Photographer Javier Porto’s career began as a street photographer in Madrid during the late-70s at the pivotal point of cultural change following the death of dictator Francisco Franco. “The Movement” or “La Movida Madrileña” as it was known, saw the rigid social structures that had been implemented previously crumble and as a result of economic growth, exposed many in urban areas to the excesses of pornography, drugs and prostitution. These years of cultural debauchery are reflected in the photographer’s early work, a time during which, he also visited the Fernando Vijande Gallery where a chance encounter with Robert Mapplethorpe would change the course of his career.
In 1984, Porto moved across the Atlantic to New York and became Mapplethorpe’s assistant. In contrast to Madrid, New York was experiencing an economic slump, the results of which led to a similar environment that New York had a few years earlier, drawing distinct parallels between the two cities. Immersing himself in the New York art scene, Porto was surrounded by Mapplethorpe’s friends and acquaintances – a group consisting of musicians, artists, porn stars and filmmakers – who became the focal point of his work, reflecting both his experiences working alongside the famed image-maker and the influence he had on him.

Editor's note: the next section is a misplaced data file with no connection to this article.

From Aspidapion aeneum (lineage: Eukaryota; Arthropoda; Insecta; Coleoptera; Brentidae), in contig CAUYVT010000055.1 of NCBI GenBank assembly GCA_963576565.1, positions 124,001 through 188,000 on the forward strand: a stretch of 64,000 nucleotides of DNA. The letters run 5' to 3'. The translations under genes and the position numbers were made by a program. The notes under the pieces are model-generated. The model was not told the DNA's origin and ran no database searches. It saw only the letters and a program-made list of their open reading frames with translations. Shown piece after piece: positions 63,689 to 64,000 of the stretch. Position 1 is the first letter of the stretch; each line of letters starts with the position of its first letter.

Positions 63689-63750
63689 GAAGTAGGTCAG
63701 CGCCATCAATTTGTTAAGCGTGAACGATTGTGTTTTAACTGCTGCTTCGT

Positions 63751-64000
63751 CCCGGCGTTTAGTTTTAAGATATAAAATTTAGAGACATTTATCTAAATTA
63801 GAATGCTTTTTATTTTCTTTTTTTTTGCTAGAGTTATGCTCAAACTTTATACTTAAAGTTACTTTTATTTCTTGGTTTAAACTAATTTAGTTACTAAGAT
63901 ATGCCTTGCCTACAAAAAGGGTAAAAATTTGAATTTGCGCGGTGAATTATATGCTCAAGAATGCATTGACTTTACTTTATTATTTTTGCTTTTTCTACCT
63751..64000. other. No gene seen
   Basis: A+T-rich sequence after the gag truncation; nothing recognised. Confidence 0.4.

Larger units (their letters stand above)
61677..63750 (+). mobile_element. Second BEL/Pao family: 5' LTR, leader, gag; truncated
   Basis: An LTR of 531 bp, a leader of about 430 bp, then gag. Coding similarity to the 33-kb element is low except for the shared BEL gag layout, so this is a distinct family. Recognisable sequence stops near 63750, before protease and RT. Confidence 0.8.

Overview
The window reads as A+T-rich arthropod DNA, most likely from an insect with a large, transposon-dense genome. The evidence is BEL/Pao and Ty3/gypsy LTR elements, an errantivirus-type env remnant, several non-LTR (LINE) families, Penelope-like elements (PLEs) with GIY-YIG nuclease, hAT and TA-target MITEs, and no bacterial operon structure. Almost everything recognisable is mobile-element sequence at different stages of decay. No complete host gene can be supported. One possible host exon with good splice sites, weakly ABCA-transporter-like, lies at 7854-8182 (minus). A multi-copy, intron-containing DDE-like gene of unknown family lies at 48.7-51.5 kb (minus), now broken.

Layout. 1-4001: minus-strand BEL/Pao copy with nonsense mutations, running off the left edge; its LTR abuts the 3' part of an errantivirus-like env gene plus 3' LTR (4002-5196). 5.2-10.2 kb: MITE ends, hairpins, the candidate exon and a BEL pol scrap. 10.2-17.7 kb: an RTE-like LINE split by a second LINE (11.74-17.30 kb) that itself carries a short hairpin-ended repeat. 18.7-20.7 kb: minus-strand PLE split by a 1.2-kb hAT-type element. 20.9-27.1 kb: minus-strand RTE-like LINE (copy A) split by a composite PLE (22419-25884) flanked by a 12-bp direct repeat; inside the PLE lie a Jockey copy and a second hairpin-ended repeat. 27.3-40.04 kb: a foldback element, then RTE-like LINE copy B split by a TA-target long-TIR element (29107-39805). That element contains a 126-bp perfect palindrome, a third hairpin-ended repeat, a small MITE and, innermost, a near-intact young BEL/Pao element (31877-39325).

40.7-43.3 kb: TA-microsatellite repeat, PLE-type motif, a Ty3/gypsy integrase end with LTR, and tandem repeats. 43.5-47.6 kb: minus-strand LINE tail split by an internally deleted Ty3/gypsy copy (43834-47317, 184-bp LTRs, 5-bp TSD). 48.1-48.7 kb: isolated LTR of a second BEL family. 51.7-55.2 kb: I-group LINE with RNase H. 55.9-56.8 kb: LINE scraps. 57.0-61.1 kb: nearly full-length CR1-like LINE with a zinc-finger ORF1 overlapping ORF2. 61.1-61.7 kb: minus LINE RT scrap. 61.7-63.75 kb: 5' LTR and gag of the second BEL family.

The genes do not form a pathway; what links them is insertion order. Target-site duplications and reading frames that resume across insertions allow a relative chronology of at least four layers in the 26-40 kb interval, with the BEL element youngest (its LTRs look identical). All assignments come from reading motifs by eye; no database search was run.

In his latest exhibition, Porto takes us on his journey from the cultural revolutions of post-Franco Spain to his exploration of New York City during the 80s. Bridging the distance between them, the photographer temporarily closed the cultural gap by filling it with his off-the-hip portraits of Grace Jones, Andy Warhol and other veterans of each city’s now-infamous party scenes.